Critical Mass. is a weekly roundup of the most notable development news in the Boston area. This go-round includes major projects in Somerville, Roxbury, East Boston, Hyde Park, and Back Bay.
A 23-unit, four-story apartment complex at 273 Highland Street in Roxbury promises to be the largest energy-positive, carbon-neutral residential building in Boston, according to plans that the Boston Planning and Development Agency (BPDA) recently approved. How will it be carbon-neutral? With features such as triple-glazed windows, a rain-screen wall assembly, and solar panels on the roof.
It was a mere formality as the complex has been open for a while, but the developer behind East Boston’s Clippership Wharf complex at 63 Lewis Street hosted a ribbon-cutting for the 478-unit, four-building complex that was years in the making. It was built with rising sea levels in mind and features a system of flood barriers that can be deployed in 24 hours.
Now to the other side of Boston: The BPDA has signed off on the two-building, 247-unit apartment complex 36-40 Sprague Street in Hyde Park’s Readville area. The project was supposed to be a lot bigger: 521 units over four buildings, with a big steel-frame sign reading “Readville.” Not to be following local opposition.
And on to Back Bay, where a developer has asked the city if it can resurrect a stalled project to replace the old Shreve, Crump & Low building at 350 Boylston Street in Back Bay, right near the Public Garden, with a glassy, nine-story commercial building. The Great Recession doomed an earlier plan.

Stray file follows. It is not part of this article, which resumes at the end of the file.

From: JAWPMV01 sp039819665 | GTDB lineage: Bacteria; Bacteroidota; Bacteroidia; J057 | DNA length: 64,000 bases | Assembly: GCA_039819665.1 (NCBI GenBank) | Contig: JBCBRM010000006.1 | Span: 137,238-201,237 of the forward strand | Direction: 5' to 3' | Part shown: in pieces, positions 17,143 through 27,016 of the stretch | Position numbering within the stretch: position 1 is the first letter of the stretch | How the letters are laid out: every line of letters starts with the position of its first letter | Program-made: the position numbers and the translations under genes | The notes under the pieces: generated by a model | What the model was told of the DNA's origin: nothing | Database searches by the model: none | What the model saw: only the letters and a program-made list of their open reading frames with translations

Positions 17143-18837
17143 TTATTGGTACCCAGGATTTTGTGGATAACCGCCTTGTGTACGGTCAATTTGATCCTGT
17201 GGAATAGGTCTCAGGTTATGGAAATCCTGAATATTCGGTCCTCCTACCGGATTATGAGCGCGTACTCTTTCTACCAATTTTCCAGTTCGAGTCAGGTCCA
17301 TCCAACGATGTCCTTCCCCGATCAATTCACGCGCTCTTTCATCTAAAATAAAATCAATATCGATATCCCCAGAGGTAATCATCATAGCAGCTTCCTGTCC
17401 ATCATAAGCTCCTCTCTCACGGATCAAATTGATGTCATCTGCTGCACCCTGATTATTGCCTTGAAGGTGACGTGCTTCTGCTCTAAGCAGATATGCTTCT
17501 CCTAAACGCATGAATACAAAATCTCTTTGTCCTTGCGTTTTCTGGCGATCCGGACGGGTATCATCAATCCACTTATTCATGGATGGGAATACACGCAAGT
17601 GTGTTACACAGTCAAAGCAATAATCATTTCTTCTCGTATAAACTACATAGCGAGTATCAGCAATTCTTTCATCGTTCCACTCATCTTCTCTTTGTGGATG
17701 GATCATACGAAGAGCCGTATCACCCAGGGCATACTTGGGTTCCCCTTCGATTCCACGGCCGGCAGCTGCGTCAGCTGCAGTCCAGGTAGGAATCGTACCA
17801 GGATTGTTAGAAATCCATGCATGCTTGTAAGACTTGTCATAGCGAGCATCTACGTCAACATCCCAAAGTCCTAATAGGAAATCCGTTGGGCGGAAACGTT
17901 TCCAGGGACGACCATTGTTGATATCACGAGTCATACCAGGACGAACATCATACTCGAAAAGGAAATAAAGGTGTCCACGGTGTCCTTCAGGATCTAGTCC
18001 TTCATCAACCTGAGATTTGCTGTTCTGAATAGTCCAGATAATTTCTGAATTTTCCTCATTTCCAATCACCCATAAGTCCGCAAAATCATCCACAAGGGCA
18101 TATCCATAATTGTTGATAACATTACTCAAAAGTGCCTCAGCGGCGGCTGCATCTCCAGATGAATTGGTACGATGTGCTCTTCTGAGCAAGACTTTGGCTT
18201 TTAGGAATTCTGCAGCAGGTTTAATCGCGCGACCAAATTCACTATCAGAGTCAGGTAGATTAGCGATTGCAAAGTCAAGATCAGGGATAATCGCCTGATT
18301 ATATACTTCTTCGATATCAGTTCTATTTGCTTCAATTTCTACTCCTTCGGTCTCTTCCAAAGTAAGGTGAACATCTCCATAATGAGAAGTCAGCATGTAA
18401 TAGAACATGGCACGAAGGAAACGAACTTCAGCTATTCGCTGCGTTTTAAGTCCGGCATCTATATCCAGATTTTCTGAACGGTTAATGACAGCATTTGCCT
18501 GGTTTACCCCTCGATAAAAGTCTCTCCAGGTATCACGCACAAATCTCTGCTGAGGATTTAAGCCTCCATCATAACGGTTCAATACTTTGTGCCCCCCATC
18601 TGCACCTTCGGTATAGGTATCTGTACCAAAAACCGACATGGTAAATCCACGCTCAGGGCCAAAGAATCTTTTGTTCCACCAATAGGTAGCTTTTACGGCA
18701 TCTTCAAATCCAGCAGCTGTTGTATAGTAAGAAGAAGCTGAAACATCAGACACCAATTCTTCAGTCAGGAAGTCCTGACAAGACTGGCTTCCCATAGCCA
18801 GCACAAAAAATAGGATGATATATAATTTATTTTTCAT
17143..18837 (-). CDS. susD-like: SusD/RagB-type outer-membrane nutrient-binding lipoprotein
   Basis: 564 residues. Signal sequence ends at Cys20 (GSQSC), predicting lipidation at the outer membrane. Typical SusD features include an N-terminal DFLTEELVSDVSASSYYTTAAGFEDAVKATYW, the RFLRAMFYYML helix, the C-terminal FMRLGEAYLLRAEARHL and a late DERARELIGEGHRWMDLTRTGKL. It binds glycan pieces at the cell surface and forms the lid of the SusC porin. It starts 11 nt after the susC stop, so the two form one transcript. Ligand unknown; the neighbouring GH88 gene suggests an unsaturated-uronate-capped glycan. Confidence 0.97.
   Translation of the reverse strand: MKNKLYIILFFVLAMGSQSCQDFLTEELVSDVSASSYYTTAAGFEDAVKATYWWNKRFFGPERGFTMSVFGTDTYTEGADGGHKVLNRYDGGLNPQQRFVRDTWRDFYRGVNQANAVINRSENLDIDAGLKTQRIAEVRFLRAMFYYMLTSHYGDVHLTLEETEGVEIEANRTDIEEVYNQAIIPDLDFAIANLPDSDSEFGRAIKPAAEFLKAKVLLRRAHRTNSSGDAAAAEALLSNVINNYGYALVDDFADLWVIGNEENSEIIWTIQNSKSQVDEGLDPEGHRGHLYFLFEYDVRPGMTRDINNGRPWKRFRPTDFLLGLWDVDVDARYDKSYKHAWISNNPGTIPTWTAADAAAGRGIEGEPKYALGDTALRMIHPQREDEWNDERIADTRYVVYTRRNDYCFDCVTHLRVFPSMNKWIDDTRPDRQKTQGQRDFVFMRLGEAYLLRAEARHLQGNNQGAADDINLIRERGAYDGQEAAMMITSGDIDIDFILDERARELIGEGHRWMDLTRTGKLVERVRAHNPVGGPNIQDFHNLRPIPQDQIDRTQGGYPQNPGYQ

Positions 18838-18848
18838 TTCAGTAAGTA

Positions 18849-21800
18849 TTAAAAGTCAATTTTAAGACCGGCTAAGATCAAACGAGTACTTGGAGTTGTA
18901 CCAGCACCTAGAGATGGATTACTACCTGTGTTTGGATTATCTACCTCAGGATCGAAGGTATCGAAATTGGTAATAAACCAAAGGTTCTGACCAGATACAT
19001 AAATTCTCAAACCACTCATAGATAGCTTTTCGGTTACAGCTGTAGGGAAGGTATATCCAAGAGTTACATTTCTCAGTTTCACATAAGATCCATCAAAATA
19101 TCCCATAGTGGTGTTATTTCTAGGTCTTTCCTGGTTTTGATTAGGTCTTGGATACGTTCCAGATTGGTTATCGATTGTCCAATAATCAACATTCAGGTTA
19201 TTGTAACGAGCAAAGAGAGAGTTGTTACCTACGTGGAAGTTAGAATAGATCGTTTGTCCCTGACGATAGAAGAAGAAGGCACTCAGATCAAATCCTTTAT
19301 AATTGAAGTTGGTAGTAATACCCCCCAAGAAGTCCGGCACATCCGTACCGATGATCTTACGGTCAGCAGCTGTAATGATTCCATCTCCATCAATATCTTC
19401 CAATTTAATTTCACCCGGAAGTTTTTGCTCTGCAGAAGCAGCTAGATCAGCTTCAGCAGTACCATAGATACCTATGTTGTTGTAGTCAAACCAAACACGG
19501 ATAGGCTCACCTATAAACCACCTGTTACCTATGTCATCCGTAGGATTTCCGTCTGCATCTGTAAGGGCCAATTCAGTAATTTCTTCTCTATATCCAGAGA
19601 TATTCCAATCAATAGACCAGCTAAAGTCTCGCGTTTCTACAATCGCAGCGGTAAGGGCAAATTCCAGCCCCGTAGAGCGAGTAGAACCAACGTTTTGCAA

The biggest news from outside of Boston proper this week came from Somerville. There, a developer announced the acquisition of the headquarters of moving company Gentle Giant at 29 Harding Street, with plans to incorporate it into a larger mixed-use development that would include multifamily housing as well as space for technology and life sciences firms.
And, speaking of beyond Boston proper, there is a major fight shaping up between the City of Newton and Boston College. The city wants to take 17 acres of BC-owned land in Chestnut Hill via eminent domain. The college is having none of it.
Finally, Governor Charlie Baker wants to sell the state-owned Hynes Convention Center in Back Bay to help pay for a major expansion of the Boston Convention and Exhibition Center in South Boston (pictured at top). The move would also likely open up the Hynes’ 5.6-acre site to redevelopment. Baker’s plan, though, is far from fruition. Stay tuned.